NEW YORK (Reuters Health) – Results of the Infant Cooling Evaluation (ICE) trial confirm that moderate therapeutic hypothermia reduces death and disability in term and near-term infants who have had a lack of oxygen to their brain around the time of birth.
What the ICE trial adds, Dr. Susan E. Jacobs told Reuters Health, is that a simple, inexpensive method of cooling can be safely started sooner, at the birth hospital, in non-intensive care settings while awaiting transfer to a regional tertiary neonatal intensive care unit (NICU). However, “appropriate training and guidance on cooling” is essential, said Dr. Jacobs, of the neonatal service, Royal Women’s Hospital in Victoria, Australia.
It’s now well known that therapeutic cooling has neuroprotective effects in term newborns with hypoxic-ischemic encephalopathy (HIE), Dr. Jacobs and colleagues note in the April 4 Archives of Pediatrics and Adolescent Medicine. Commencing cooling within 6 hours of birth is considered “critical.” Yet, few babies throughout the world are admitted to tertiary neonatal ICUs before this time.
The ICE trial involved 221 newborns with a gestational age of 35 weeks or more and indicators of peripartum HIE (an Apgar score of 5 or less at 10 min, continued need for mechanical ventilation at 10 min, and/or metabolic acidosis).
The ICE trialists planned to recruit 300 infants, but recruitment was stopped by the steering committee in July 2007 due to external evidence that had accumulated in favor of hypothermia. This evidence raised ethical concerns about further randomization to normothermia in infants who might benefit from hypothermia.
Between February 2001 and July 2007, the 221 participants were randomly assigned to whole-body hypothermia to 33.5 degrees C for 72 hours or to standard care (maintenance of normal body temperature at 37.0 degrees C).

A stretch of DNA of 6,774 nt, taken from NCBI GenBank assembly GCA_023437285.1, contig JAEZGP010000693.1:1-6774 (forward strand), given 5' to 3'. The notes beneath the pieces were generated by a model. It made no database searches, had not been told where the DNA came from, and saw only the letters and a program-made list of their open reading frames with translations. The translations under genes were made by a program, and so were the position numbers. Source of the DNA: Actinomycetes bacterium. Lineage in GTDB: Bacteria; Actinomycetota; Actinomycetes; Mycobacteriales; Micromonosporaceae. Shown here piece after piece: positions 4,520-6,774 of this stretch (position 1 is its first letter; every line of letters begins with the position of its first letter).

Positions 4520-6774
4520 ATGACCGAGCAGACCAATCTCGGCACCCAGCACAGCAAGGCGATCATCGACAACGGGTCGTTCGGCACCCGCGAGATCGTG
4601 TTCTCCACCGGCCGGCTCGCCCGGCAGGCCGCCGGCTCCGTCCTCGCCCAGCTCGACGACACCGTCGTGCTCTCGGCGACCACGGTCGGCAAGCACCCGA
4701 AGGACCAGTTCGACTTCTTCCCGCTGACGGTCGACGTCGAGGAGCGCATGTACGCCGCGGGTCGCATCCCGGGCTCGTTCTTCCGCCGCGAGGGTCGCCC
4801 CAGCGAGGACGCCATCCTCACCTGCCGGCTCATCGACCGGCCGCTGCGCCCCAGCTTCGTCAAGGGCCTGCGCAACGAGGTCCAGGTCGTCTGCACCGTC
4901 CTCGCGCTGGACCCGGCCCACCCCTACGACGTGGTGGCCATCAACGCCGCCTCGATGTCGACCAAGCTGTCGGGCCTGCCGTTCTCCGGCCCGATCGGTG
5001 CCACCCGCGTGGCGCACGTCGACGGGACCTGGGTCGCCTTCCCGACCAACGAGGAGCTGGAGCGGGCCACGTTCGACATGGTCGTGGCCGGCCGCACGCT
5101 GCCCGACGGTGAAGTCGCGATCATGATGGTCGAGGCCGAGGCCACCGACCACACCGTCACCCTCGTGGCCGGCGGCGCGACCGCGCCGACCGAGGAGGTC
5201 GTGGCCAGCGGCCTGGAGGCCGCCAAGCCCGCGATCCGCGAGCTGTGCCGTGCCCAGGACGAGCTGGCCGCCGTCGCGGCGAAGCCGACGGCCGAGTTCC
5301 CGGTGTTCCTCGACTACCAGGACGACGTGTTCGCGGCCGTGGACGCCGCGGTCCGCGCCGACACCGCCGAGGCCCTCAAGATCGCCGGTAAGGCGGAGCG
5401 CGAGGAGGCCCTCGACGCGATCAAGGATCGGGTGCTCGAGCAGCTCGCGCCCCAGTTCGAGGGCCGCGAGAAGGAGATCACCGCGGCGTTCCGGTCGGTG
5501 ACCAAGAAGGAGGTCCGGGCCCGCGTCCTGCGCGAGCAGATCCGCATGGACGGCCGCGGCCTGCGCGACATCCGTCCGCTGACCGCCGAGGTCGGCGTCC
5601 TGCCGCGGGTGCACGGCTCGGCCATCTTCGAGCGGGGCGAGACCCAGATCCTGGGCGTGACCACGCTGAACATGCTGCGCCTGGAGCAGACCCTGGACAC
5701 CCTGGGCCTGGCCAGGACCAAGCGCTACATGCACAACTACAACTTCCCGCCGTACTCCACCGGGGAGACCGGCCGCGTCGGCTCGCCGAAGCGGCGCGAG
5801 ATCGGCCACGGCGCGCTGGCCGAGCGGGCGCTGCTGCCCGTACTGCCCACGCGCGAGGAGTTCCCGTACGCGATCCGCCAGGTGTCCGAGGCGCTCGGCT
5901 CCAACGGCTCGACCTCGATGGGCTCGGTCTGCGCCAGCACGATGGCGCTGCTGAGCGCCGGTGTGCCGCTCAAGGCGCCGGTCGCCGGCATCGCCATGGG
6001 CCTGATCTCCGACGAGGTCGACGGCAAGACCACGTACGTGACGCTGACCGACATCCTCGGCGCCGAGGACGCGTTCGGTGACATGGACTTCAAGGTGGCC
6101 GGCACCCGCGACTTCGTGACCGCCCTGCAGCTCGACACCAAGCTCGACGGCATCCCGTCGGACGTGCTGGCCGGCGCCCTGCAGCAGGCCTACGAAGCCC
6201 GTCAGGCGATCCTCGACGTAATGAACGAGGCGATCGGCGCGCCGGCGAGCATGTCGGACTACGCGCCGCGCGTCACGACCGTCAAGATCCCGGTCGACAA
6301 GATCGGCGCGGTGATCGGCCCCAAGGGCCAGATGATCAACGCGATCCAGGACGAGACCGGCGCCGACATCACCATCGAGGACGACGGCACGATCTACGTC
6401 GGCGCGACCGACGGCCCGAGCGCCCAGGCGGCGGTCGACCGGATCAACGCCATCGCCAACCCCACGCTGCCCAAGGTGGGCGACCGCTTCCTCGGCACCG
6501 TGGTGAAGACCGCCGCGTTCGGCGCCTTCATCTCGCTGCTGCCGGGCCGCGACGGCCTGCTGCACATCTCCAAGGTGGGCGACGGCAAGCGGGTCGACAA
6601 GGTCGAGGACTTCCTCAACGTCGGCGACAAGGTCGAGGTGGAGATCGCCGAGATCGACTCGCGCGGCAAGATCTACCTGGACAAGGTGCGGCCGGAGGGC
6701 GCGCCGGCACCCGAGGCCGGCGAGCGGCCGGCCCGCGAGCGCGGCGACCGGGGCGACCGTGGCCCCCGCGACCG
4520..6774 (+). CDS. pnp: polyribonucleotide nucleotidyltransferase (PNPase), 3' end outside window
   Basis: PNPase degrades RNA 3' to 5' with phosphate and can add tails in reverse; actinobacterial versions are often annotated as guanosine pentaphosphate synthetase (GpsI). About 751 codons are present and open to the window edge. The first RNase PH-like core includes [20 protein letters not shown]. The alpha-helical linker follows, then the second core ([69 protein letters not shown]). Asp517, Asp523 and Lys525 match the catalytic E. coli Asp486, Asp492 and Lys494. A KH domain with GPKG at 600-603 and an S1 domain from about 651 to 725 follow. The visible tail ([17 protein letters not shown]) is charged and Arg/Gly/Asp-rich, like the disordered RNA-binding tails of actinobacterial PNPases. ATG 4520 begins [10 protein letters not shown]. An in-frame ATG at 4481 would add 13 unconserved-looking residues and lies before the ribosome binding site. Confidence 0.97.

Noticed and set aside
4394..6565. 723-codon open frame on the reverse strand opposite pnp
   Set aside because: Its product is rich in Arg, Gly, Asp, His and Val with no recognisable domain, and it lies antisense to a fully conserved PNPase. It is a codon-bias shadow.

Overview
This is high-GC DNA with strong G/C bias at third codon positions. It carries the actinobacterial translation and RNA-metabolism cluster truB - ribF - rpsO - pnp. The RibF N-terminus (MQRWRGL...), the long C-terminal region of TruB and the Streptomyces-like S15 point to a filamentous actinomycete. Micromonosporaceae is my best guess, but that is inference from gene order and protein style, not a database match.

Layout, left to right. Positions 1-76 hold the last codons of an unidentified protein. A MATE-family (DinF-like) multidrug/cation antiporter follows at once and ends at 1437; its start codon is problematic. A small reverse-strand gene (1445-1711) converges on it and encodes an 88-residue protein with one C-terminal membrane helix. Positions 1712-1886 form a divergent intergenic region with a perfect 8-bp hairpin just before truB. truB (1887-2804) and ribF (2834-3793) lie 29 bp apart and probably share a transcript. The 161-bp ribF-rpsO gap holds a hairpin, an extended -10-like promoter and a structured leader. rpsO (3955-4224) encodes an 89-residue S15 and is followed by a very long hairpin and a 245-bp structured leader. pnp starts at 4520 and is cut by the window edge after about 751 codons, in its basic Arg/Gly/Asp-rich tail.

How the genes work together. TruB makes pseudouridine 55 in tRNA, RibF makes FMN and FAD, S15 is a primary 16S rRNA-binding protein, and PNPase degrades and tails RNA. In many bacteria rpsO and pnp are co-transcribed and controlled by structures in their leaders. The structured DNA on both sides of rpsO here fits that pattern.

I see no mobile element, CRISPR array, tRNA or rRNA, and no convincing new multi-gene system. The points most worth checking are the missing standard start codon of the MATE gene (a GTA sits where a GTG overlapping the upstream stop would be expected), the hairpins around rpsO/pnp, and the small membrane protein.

In the cooling group, hypothermia to the target core temperature was achieved by turning the radiant warmer (or transport incubator) off, exposing the infant to the ambient air temperature and applying refrigerated gel packs to maintain rectal temperature at 33 to 34 degrees C. All infants had their core temperature measured continuously by thermistor inserted into the rectum.
According to the researchers, therapeutic hypothermia significantly reduced the risk of death or major sensorineural disability at 2 years (the composite primary outcome): 55 of 107 infants (51.4%) in the hypothermia arm and 67 of 101 infants in the control arm (66.3%) died or had a major sensorineural disability at age 2, with an absolute risk reduction of 15%.
“Treating 7 newborns with HIE with hypothermia prevented 1 infant from dying or surviving with a major disability,” they report. The protective effect of hypothermia persisted after the researchers adjusted for severity of encephalopathy.
In the study, all of the cooled infants reached the target of 33 to 34 degrees C by a median of 2 hours after cooling commenced. No significant major adverse effects of hypothermia were identified in the ICE trial. The method of therapeutic hypothermia used in this trial is “uncomplicated, pragmatic, and inexpensive and therefore is widely applicable,” the authors note.
“With the appropriate training and guidance,” Dr. Jacobs said, “cooling could be started sooner at the hospital of birth during stabilisation in nonintensive care settings whilst awaiting arrival of the transport team.”